USA v. James Richardson


Opinion issued by court as to Appellant James Robert Richardson in 11-15461, 12-12321. Decision: Affirmed. Opinion type: Non-Published. Opinion method: Per Curiam. [11-15461, 12-12321]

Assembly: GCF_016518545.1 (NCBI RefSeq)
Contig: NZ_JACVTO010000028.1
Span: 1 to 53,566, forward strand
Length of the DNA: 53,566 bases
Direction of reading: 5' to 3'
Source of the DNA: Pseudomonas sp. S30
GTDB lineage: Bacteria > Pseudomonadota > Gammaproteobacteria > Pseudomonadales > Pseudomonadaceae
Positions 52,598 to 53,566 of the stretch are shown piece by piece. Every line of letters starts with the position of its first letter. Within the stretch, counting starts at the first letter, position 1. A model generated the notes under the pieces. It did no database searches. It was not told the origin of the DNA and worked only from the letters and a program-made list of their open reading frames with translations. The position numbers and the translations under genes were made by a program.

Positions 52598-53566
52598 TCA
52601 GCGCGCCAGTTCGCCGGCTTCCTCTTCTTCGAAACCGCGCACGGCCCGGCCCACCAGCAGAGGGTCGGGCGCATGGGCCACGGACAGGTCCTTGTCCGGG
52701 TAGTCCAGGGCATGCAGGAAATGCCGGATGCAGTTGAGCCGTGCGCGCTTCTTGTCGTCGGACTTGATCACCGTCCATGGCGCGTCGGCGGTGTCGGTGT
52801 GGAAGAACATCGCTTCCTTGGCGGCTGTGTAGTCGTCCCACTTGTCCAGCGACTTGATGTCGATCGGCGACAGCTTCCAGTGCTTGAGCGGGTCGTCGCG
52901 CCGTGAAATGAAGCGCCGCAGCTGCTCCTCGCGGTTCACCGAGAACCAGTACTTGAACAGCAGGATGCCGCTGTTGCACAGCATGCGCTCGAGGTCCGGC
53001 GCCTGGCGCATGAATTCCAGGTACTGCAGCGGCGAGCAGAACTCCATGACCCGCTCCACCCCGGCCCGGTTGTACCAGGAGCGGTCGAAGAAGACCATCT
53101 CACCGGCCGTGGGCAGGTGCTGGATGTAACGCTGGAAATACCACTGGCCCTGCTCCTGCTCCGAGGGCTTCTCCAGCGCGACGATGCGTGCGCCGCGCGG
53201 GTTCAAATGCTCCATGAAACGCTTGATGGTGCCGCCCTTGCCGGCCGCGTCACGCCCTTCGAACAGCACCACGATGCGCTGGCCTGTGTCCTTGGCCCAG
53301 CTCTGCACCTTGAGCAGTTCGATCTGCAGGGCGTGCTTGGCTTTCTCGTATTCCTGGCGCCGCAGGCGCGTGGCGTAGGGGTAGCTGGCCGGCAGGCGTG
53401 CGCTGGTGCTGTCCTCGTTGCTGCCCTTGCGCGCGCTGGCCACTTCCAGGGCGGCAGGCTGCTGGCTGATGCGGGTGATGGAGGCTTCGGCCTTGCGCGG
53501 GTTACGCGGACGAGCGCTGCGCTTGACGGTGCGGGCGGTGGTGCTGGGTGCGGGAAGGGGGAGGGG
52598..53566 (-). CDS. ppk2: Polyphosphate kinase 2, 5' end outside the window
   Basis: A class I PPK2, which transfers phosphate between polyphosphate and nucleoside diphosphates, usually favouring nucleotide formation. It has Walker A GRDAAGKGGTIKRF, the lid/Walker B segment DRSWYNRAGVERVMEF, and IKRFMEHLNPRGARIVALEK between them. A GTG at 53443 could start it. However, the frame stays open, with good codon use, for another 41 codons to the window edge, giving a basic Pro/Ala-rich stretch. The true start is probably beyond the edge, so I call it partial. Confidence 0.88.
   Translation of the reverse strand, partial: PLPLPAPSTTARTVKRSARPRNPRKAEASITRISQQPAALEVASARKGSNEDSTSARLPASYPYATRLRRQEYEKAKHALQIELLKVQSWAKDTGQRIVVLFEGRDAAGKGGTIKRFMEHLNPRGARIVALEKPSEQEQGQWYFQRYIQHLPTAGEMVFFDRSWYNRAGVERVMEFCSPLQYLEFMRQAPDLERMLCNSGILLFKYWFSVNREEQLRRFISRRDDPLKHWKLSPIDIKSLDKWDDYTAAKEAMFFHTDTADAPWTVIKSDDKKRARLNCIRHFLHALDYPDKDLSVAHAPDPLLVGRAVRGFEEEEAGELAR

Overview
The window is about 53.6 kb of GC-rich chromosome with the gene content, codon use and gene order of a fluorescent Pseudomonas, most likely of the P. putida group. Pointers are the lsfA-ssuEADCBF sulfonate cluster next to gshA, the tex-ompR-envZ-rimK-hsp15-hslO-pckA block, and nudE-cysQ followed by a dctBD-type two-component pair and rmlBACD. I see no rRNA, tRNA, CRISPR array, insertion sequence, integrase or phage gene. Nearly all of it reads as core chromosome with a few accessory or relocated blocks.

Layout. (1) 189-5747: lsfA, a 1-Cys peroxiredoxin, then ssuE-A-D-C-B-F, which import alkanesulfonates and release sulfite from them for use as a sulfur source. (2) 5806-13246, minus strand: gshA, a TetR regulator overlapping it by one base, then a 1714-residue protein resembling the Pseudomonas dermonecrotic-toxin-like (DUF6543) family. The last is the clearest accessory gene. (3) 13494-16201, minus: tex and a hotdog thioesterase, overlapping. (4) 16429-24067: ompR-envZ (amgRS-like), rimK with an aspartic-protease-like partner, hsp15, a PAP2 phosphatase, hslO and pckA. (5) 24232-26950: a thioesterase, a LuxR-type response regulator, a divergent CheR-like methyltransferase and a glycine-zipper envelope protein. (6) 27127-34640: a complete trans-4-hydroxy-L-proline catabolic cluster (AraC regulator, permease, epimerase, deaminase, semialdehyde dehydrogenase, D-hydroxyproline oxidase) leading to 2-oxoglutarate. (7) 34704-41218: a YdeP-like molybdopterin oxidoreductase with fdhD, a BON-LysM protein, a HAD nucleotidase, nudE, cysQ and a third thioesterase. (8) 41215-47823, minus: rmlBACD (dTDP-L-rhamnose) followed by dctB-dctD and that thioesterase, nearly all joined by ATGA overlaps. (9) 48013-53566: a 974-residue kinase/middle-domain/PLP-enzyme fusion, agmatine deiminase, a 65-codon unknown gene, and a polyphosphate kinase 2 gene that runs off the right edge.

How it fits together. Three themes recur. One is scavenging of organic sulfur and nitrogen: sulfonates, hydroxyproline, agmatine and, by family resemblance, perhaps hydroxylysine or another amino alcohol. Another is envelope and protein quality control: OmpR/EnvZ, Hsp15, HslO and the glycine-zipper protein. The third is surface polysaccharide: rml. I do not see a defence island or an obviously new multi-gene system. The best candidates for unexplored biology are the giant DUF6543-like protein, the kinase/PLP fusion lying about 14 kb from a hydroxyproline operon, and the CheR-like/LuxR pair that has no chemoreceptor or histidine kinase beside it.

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Case: 11-15461 Date Filed: 05/02/2013 Page: 1 of 7 [DO NOT PUBLISH] IN THE UNITED STATES COURT OF APPEALS FOR THE ELEVENTH CIRCUIT ________________________ Nos. 11-15461; 12-12321 Non-Argument Calendar ________________________ D.C. Docket No. 1:11-cr-20265-JAL-1 UNITED STATES OF AMERICA, Plaintiff-Appellee, versus JAMES ROBERT RICHARDSON, Defendant-Appellant. ________________________ Appeals from the United States District Court for the Southern District of Florida ________________________ (May 2, 2013) Before: CARNES, BARKETT, and PRYOR, Circuit Judges. PER CURIAM: James Robert Richardson appeals his convictions and sentence of 210 months of imprisonment for three counts of distributing child pornography, 18 Case: 11-15461 Date Filed: 05/02/2013 Page: 2 of 7 U.S.C. § 2252(a)(2), and one count of possessing child pornography, id. § 2252(a)(4)(B). Richardson challenges the denial of his motion to suppress, the admission of video recordings of child pornography, and the denial of his motion for a new trial. Richardson also challenges the denial of his request for a downward departure and the reasonableness of his sentence. We affirm. Richardson argues that the district court should have suppressed the video recordings seized from his residence during the execution of a search warrant because there was stale information in the underlying affidavit, but we need not address this argument because Richardson waived any challenge to an alternative ground for that ruling. The district court determined that the warrant was supported by probable cause and ruled, in the alternative, that the agents acted in good faith by relying on the search warrant, see United States v. Leon, 468 U.S. 897, 922, 104 S. Ct. 3405, 3420 (1984). Richardson failed to challenge the alternative ruling in his initial brief. See United States v. Jernigan, 341 F.3d 1273, 1284 n.8 (11th Cir. 2003). The district court also did not abuse its discretion by admitting into evidence short segments of some of the pornographic video recordings. Richardson argues that the prejudicial effect of the explicit videos outweighed their probative value given his stipulation that they contained child pornography, but Richardson contested the issue of his mens rea. In recognition that all incriminating evidence 2 Case: 11-15461 Date Filed: 05/02/2013 Page: 3 of 7 is inherently prejudicial, Federal Rule of Evidence 403 excludes evidence of only “scant or cumulative probative force,” United States v. King, 713 F.2d 627, 631 (11th Cir. 1983), and “is not designed to permit the court to ‘even out’ the weight of the evidence, to mitigate a crime, or to make a contest where there is little or none,” United States v. McRae, 593 F.2d 700, 707 (5th Cir. 1979). The video recordings are probative of whether Richardson knew the videos depicted minors engaging in sexually explicit conduct and intended to distribute those videos in interstate commerce. See United States v. Dodds, 347 F.3d 893, 899 (11th Cir. 2003). As Richardson acknowledged during a pretrial hearing, “[t]he government [was] . . . very good in limiting the amount” of video footage to show the jury. Of the 118 videos that Richardson possessed, the government prepared segments of less than three and one half minutes of 10 videos that contained more than 140 minutes of pornography and introduced, in the end, excerpts of only 9 of those videos. See id.; United States v. Alfaro-Moncada, 607 F.3d 720, 734 (11th Cir. 2010). And the district court sought to prevent any unfair prejudice by inquiring during voir dire whether any prospective juror “would not be able to sit, view and listen to the evidence . . . and be fair to both the Government and the Defendant” after viewing video recordings “that depict minors in very graphic sexual situations.” See Dodds, 347 F.3d at 899. 3 Case: 11-15461 Date Filed: 05/02/2013 Page: 4 of 7 Richardson argues that the district court should have “view[ed] [the videos] prior to trial,” but even if we assume the district court erred by not viewing the videos, the error was harmless in the light of the “overwhelming evidence of [Richardson’s] guilt,” United States v. Phaknikone, 605 F.3d 1099, 1109 (11th Cir. 2010). Testimony from agents of the Federal Bureau of Investigation established that an internet protocol address assigned to Richardson shared five video files of child pornography through a peer-to-peer file sharing network in January 2011 and shared eight more video files of child pornography on two occasions in March 2011; Richardson remarked spontaneously on seeing agents at his home, “You are here because of the kiddie porn”; and agents discovered in the master bedroom a computer containing 13 pornographic videos on the hard drive and a plastic bag of 30 computer disks containing 105 video recordings of child pornography. Richardson admitted to downloading the video recordings from the internet and to sharing child pornography through the internet, see 18 U.S.C. § 2252(a)(2), (a)(4)(B), and the videos depicted sexually explicit conduct of young children engaging in various sexual acts with adults, including one video of a girl who was approximately ten years old being raped by an adult man. The district court did not abuse its discretion by denying Richardson’s motion for a new trial. Richardson asserted that trial counsel was ineffective for misadvising him that he faced the same penalty for both offenses, but the record 4 Case: 11-15461 Date Filed: 05/02/2013 Page: 5 of 7 supports the contrary conclusion of the district court. Although trial counsel averred in one affidavit that he misadvised Richardson that he faced the same penalty for both offenses, counsel averred in a second affidavit that he had confused Richardson’s case with another case and that pretrial notes refreshed his memory about informing Richardson of the correct sentence ranges. The district court was entitled to credit trial counsel’s testimony that he gave accurate sentencing information to Richardson. See United States v. McPhee, 336 F.3d 1269, 1275 (11th Cir. 2003). Trial counsel’s testimony was consistent with counsel’s pretrial notes and with Richardson’s testimony that counsel “explained . . . that [one offense] was [subject to] a five-year minimum mandatory” and “[t]he other one was zero to five years.” Richardson argues that trial counsel was ineffective for blaming Richardson’s son and wife for the pornography and failing to call certain witnesses or investigate an excuse-based defense, but Richardson raised these new arguments for the first time at his evidentiary hearing, which was held well beyond the 14-day period allowed to seek a new trial. See Fed. R. Crim. P. 33(b)(2). And the district court could not entertain Richardson’s new arguments as grounds for a motion to vacate because Richardson already had filed a written notice to appeal his convictions. See United States v. Wilson, 894 F.2d 1245, 1252 (11th Cir. 1990). 5 Case: 11-15461 Date Filed: 05/02/2013 Page: 6 of 7 We lack jurisdiction to review the denial of Richardson’s request for a downward departure. We cannot examine a discretionary decision not to depart downward “unless the district court incorrectly believed that it lacked authority to grant the departure.” United States v. Dudley, 463 F.3d 1221, 1228 (11th Cir. 2006). The district court considered Richardson’s age and his “medical issues” and determined that his request for a downward departure and “a sentence of 60 months would [not] meet the requirements of 3553(a), given the very serious nature of the offense, the characteristics of the videos, the extended period of time during which [he] was involved in downloading and possessing child pornography and the need for the sentence imposed to provide just punishment.” The record establishes that the district court “understood that it could depart, but chose not to do so.” Dudley, 463 F.3d at 1228. The district court did not abuse its discretion in sentencing Richardson to a term of imprisonment at the low end of the advisory guidelines range. The district court found that Richardson possessed “without doubt the most horrific child pornography videos that [the district court] . . . in [its] 15 years plus . . . [had] ever seen”; he kept the videos “on [his] computer and . . .[on] numerous CDs under his desk” in his bedroom; and “every time [he] download[ed] [videos] . . . [there were] real children who[were] being victimized over and over again.” The district court considered Richardson’s age and ailments and reasonably determined that the 6 Case: 11-15461 Date Filed: 05/02/2013 Page: 7 of 7 statutory purposes of sentencing were best served by imposing a sentence of three concurrent terms of 210 months for distributing child pornography to run concurrent with one term of 120 months for possessing child pornography. See 18 U.S.C. § 3553(a). Richardson’s argument that his “typical downloader case” warranted a lesser sentence is unpersuasive in the light of the heinous nature of the videos he possessed, the atrocious abuses the children suffered in those videos, and the number of children abused in the 118 videos that he downloaded. Richardson’s sentence is reasonable. We AFFIRM Richardson’s convictions and sentence. 7